Monday, October 22, 2012

The Shocking Truth About Writer's Block

And How To Cure it Before National Novel Writing Month Begins
By Cindy Jones

The affliction known as Writer's Block is about to go viral with National Novel Writing Month around the corner.  A week from now, writers everywhere will sit down at their computers, stare at the blank screen, and update their Facebook status with a complaint about creative paralysis.  By mid-November,Writer's Block will reach epidemic proportions.  But is it really writer's block?  And can it be cured?
Writer's Block occurs when emotional or intellectual demands divert mental energy.
We had a death in the family two months ago.  The sudden overwhelming grief left only enough mental energy to write the obituary.  My work-in-progress went into limbo and upheaval dominated my life.  But slowly, time heals and balance returns.  I know because Writer's Block has obstructed progress at other times in my life when the emotional or intellectual capacities of my mind were overloaded.  The demands of a full-time career, the holidays, marital spats, and last minute Middle School emergencies all took their toll on my word count.  The cure for this strain of Writer's Block is to wait it out.  Creative energy will be restored once the crisis passes.

But the plague about to sweep the nation will be described differently.
Symptoms include a white page, a seated writer, and paralysis of imagination.  
Do not call a doctor.  You can diagnose this strain of Writer's Block at home with the following question:  Did you have a story in your mind when you sat down at the blank screen?
A writer does not sit down at a blank screen until they are ready to download the story already created in their imagination.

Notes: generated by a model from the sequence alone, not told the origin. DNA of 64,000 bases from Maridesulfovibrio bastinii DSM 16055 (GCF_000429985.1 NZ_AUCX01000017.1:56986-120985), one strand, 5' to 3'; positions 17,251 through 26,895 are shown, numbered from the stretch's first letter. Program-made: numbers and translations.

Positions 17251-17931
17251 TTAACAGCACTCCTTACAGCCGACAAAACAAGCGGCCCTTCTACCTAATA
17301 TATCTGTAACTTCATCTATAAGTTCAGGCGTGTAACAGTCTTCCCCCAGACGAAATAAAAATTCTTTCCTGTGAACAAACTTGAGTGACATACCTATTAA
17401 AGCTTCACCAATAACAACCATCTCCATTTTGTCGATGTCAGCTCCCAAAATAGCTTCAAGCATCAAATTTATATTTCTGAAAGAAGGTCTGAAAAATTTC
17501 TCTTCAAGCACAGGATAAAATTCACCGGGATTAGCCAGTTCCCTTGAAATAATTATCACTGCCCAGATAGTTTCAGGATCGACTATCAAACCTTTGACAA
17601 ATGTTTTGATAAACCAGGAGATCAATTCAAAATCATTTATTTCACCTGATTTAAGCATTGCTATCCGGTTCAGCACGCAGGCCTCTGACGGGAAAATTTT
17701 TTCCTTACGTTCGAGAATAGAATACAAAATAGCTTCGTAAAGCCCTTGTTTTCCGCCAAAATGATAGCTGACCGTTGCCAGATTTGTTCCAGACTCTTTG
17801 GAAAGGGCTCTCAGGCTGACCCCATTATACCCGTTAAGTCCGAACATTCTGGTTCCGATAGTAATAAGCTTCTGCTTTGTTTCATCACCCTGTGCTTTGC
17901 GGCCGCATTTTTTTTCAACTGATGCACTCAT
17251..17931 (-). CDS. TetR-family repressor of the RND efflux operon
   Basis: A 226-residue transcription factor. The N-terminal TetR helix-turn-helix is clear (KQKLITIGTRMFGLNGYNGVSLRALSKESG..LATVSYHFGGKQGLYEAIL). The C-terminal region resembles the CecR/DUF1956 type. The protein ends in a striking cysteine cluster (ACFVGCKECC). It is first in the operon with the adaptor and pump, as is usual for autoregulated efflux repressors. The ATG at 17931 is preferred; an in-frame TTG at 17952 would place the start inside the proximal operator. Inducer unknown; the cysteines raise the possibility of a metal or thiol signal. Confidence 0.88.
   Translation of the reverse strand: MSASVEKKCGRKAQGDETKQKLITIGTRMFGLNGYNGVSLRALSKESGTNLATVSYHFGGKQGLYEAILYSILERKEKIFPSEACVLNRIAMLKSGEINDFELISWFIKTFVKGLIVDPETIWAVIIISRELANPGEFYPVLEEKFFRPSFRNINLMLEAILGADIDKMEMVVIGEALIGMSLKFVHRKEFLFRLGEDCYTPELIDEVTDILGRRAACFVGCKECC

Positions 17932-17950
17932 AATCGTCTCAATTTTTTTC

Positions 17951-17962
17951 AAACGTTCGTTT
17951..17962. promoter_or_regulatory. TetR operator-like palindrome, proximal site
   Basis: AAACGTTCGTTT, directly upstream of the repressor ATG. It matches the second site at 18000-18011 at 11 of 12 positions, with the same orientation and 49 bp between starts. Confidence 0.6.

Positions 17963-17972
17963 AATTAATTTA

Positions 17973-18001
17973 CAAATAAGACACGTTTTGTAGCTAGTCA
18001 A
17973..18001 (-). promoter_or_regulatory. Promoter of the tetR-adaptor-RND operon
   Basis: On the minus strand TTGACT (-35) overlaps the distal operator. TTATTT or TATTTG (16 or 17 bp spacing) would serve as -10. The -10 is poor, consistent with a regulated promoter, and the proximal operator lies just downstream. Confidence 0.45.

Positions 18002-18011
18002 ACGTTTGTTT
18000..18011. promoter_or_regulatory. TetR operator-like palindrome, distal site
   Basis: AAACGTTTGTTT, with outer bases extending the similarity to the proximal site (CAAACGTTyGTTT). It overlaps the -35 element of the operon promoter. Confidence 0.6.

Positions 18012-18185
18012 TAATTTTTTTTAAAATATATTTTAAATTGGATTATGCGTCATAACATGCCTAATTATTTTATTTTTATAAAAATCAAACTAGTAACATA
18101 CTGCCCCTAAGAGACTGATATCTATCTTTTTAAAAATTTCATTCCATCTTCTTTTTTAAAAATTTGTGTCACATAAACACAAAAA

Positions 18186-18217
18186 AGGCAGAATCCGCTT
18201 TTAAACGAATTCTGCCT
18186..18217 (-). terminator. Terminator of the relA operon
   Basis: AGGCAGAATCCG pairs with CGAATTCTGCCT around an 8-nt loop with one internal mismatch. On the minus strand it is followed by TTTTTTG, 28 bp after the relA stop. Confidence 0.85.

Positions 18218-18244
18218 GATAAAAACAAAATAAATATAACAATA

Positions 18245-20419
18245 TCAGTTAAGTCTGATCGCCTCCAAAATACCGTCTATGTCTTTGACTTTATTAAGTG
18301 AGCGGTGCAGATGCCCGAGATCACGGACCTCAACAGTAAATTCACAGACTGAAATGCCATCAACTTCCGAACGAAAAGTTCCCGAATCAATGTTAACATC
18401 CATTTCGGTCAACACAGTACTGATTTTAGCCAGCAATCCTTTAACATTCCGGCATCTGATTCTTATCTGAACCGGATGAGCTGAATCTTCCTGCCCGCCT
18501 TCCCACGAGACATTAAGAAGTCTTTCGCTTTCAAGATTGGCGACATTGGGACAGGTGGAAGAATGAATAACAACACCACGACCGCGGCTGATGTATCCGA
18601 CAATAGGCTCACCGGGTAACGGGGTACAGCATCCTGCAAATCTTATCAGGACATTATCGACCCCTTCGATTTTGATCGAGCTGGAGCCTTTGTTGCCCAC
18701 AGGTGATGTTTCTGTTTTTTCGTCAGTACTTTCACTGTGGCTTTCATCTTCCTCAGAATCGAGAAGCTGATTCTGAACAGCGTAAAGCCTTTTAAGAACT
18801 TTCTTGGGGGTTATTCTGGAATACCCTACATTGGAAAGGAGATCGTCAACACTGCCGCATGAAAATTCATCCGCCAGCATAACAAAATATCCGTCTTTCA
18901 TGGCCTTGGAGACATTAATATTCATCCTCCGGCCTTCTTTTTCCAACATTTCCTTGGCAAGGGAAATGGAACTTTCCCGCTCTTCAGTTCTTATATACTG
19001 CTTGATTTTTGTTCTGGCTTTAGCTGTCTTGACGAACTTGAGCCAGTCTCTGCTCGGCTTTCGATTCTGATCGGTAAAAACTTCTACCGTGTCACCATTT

Me journaling in Samuel Johnson's house in London.  
 Anne LaMotte developed two technical terms for the product of the writer's download:  "brain vomit" or the "sh*tty first draft".  In order to download a story, the story must be present in a writer's mind.  If it is not present, there is nothing to download.  Hence the writer staring at the blank screen may simply be unprepared to write.  Get up.  Leave the blank page and find something productive to do.
The shocking truth: Most cases of Writer's Block are due to lack of preparation. 
So how does a writer create a story to download?  The answer would require another blog post so let's just say writers explore premises where characters act under pressure and they use ideas from memory and imagination, research, insights, and observation, working out the details in their head.  Be open to ideas that come to you during the day but do not return to the blank page until you have something to download.

you are not suffering debilitating emotional or intellectual challenges, and if you have made a serious attempt to cultivate a life of the mind, and if you still find yourself staring at the white page,
perhaps your day-dreams are short-circuiting.  
Which brings us to another type of Writer's Block.  Story ideas come to me while I am in daydream mode.  That is, while I am engaged in an activity that allows my mind to wander.  The very best ideas come in the shower, hence the wet trail from bathroom to computer.  I also develop stories while driving, cooking, and listening to others talk.  The downside is I pass destinations, burn food, and annoy people when I zone out.  Here is a simple test to determine if you are short-circuiting daydreams:
  • do you wear ear buds while exercising?